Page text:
Curt Gardner (originally Gärtner) was born in Hamburg, Germany in December 1937, the eldest child of a German father and English mother.
His father was Karl Heinrich Kurt Gärtner (born 1905, probably in Heidelberg) and Margaret (Peggy) Gärtner (née Kirsop born in Walker, Newcastle upon Tyne in 1911).
Curt has traumatic memories of wartime in Germany and Poland, leading to being a refugee from the Russians towards the end and after the War. After his parents divorced, he and his brother returned to the North East of England with their mother, and naturalized. The traumas of his early life have haunted him for more than 70 years
This transcript records his memories through the War years and afterwards as he adapted to his life in England.
The video is about 71 minutes long.
Recorded in Hebburn, County Durham on 19th June 2019.
[Pauses indicated by ….]
In places, text from Curt’s mother’s notes have been added, in italics. These have been updated by Curt.
Time codes on film indicated by Hour:Minute:Second for ease of reference between transcript and film on YouTube.
Curt: Well, I was born in Hamburg in Germany in 1937. My parents, my father was German, my mother was English. I like to say she was wasn’t really English, was a Geordie which is sometimes different, but they met at a dance hall in Newcastle in the Oxford ballroom and they got married a few years after that and I was born in ’37.
At the time, he was a captain on a collier collecting coal from Newcastle to take to Germany, and of course, this was the Saturday evening, was the Saturday evening dance at the Oxford ballroom.
They were married in Germany. I am not sure, I think it was ’35, 1935 [actually 1936] and we lived in …. initially we lived in Hamburg, and then my father having been a sailor, he was also a navigator, and, in those days, aeroplanes were navigated by people, by the stars and he joined Lufthansa …. yes, Lufthansa as a navigator for aircraft.
Then, when the War started in 1939, Lufthansa was taken over by the Luftwaffe and he therefore became a navigator on transport aircraft initially.
Michael: Yes. You came along in1937, what were your earliest recollections at that time?
Curt: Well, my earliest recollection was really when I was …. I must have been nearly 3 …. because I remember being on a train with my grandmother and my mother being on the platform waving goodbye and the reason for that seemed to be that my mother must have been pregnant because in January 1941, I think, yes, my brother was born in Berlin, so we were obviously living in Berlin at the time and I stayed with my grandmother in Hamburg and it was Christmas time because there was a Christmas tree there and I couldn’t quite reach the bar of chocolate on the top of the sideboard.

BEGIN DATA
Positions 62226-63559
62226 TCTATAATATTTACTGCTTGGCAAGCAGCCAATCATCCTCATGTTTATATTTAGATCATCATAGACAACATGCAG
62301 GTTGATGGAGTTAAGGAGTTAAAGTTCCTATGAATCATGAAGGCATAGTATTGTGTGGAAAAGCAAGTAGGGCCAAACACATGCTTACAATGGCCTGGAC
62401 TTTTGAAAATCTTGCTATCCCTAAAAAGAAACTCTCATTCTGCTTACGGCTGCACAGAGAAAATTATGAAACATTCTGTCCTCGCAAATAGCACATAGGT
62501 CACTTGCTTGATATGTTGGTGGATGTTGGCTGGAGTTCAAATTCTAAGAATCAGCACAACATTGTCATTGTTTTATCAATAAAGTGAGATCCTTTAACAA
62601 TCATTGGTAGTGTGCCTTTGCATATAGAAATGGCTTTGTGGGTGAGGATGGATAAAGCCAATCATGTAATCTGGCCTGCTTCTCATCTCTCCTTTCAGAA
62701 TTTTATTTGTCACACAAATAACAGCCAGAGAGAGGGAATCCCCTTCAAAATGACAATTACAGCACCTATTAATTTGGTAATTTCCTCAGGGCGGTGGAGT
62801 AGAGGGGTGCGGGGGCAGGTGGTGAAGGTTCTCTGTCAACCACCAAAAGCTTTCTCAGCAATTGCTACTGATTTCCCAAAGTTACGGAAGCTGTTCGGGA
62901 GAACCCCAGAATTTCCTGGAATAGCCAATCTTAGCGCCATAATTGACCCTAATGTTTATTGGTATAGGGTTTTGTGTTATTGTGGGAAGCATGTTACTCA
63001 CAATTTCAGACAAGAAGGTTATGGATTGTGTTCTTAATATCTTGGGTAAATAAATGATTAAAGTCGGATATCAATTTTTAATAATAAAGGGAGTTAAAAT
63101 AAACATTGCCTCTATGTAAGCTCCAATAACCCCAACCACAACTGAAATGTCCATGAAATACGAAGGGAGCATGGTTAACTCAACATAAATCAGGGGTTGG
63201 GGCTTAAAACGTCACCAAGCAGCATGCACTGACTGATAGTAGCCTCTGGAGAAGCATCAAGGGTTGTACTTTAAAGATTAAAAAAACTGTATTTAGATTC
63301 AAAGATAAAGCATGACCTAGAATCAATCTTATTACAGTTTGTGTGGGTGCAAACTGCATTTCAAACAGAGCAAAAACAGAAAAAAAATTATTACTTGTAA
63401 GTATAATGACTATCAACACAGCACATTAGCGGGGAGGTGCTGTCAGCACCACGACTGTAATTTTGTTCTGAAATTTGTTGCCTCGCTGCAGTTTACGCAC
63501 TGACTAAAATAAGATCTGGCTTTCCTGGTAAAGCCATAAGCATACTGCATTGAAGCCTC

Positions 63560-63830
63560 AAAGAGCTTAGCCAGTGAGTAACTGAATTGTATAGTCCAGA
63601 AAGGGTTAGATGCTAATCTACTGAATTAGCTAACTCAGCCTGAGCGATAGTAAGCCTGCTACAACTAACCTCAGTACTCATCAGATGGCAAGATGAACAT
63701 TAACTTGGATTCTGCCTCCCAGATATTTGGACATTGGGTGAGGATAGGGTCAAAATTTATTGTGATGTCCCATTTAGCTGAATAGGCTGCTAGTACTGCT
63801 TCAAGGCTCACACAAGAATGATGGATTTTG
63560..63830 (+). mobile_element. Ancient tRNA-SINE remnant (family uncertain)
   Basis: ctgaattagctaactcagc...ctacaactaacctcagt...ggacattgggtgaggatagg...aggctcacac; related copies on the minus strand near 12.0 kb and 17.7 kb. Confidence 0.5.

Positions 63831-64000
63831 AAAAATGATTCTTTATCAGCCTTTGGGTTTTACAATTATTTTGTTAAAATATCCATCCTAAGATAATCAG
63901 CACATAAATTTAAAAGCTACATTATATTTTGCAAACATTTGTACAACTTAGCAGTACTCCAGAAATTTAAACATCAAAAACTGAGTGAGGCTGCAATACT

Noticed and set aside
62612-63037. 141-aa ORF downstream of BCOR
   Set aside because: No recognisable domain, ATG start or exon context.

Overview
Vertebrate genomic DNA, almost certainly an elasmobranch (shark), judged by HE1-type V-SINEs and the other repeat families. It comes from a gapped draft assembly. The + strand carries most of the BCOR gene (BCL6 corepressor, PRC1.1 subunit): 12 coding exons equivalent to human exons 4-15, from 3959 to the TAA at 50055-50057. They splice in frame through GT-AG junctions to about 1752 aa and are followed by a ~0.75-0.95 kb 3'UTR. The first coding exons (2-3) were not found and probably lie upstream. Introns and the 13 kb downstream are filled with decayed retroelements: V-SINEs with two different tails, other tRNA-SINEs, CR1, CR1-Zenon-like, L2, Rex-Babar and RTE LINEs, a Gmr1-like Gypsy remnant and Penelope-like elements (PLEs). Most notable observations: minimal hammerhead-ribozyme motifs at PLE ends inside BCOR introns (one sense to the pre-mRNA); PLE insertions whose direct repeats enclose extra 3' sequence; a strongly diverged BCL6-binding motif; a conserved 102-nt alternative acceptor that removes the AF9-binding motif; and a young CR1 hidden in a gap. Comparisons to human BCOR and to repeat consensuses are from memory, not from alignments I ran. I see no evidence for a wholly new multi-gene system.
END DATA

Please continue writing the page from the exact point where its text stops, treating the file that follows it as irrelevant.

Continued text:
So that is my earliest recollections. She was very good, she provided me with semolina with spots of jam on, and so on, really very nice. The problem she had was that she tried to wash the windows once (before I was there), wash the outside of the windows of her flat, and over balanced and fell down, broke a hip as a result.
Curt: The consequence of that was, she should have gone to hospital but because she was a – what do you call these Christian, Science Christian?
Michael: Yes, Christian Science ….
Curt: “Christian Scientist” that’s it, thank you. She thought it would all be done by faith. Well, it never was, and she hobbled for the rest of my life. However, that was 1941.
Michael: Yes. So, there you were by that time in Berlin, what was going on there at the time from your child eyes?
Curt: Well, as a child I remember going to the zoo and it was it was a very pleasant childhood in those days. I remember once being taken into the, into the street nearby and there were lots of cars going past and I was told that Adolf Hitler was in one of the cars as they were flashing past, but it didn’t mean anything to me.
But shortly after that, there were air raids in, in Berlin and it was a bit of a novelty really because we would, all the lights would go out on the street and we would go and stand on the veranda and look outside and watch the …. lights of, the searchlights moving across the sky looking for aeroplanes, and then at times we could hear the anti-aircraft guns attempting to catch these people who were either passing over or were dropping bombs.
Michael: Yes …. and so, did you go to shelters?
Curt: Yes, whenever an air raid was due, we would get to know in different ways. Either the radio would become totally silent and we’d say, “Well, something must have caused that”, or there was the air raid siren or there were warnings on the radio saying bombers approaching from certain direction, assumed to target a particular town. And then, if we knew that …. sometimes we were all right, but other times, we would get dressed quickly and we would run downstairs into the cellar where, usually because of children, we had to get dressed, and the rest of the people from the flats were already there.
Curt: And on one occasion, we were sitting there and listening to the aircraft going overhead, and a bomb just dropped either on our house or next door, we were not quite sure which, with a terrific crash and the light bulbs swung and the ceiling came down and it was quite unpleasant ….
Michael: Yes of course.
Curt: …. but, we had, in the corner of the, of the cellar, the wall had been broken down and that was, the purpose of that was an escape in case you had, your building was hit; and so, that was the direction we went into.
But those were my earliest recollections of the war.
Michael: And was your house destroyed?
Curt: I can’t remember, I know we were moved …. No, I don’t think, I don’t know, I know we moved to East Prussia after that, where my father was stationed, because it was considered to be a well away from Berlin, but we kept the flat going obviously because, in accordance with my mother’s records, we kept going back in the summertime or vice versa, we kept going back occasionally.